From the Series
Egyptian researchers at the University of Alexandria have created new desalination technology that filters salty and contaminated water faster and cheaper than the current technology.
The current desalination process, used widely across the Middle East and North Africa, is based on reverse-osmosis technology. Using pressure, saltwater is pushed through a permeable polymer membrane leaving salt particles on the one side and clean water on the other.
The largest desalination plant of this type is in Israel and cost the government $500 million. This plant and others like it incur further costs because of the high levels of electricity used to process the water through the polymer membrane.
Egyptian researchers have created technology that uses a process they call “pervaporation”. The process filters salty water through synthetic membranes containing cellulose acetate powder to remove large particles. The water is heated until it evaporates before it is condensed, yielding clean, potable water.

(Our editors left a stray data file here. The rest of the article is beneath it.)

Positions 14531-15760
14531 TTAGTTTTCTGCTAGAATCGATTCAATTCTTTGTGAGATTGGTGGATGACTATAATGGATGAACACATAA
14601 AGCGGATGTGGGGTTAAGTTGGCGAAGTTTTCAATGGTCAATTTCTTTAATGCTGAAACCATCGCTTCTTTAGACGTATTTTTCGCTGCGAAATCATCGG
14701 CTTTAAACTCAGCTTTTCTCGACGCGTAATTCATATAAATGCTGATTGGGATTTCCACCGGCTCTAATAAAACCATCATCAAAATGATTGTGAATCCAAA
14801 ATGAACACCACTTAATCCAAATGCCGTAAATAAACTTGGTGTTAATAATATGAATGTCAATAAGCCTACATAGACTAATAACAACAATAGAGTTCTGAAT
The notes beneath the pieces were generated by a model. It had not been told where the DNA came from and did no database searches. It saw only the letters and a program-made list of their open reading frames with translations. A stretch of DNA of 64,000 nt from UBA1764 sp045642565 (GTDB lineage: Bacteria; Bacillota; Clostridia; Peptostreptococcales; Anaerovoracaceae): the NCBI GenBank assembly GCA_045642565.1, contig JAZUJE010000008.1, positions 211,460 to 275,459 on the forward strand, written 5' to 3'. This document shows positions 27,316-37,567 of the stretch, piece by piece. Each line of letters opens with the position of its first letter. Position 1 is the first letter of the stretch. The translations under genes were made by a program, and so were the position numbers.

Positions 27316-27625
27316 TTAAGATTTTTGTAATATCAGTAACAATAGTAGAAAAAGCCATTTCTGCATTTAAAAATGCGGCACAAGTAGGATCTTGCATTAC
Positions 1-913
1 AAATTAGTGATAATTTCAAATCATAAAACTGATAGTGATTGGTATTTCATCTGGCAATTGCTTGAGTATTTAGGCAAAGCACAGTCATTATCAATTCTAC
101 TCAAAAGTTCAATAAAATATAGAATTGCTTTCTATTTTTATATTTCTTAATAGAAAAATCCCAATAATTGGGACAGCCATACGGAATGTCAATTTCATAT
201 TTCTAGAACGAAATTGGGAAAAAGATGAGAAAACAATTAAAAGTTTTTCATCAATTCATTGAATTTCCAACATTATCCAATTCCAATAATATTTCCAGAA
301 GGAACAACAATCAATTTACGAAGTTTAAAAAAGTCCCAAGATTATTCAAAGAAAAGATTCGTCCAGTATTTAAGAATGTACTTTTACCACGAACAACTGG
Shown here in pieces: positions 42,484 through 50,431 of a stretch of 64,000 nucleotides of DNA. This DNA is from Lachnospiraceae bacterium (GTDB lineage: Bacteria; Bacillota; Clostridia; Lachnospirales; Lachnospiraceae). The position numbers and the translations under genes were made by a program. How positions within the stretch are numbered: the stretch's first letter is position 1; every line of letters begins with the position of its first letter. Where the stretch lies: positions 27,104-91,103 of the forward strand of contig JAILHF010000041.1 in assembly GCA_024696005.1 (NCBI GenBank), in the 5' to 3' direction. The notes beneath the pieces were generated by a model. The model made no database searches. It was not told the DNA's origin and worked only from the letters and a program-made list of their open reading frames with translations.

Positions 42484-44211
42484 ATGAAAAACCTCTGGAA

According to the research, 99 per cent of the salt is removed from the water once the process is complete.
This solution is more viable in the developing regions because it does not require electricity and the process relies on a membrane made from easily sourced materials that developing countries could afford.
The technology has yet to be prototyped outside of the lab but the researchers aim to set up a small desalination plant as a pilot project.
The full research paper can be found here.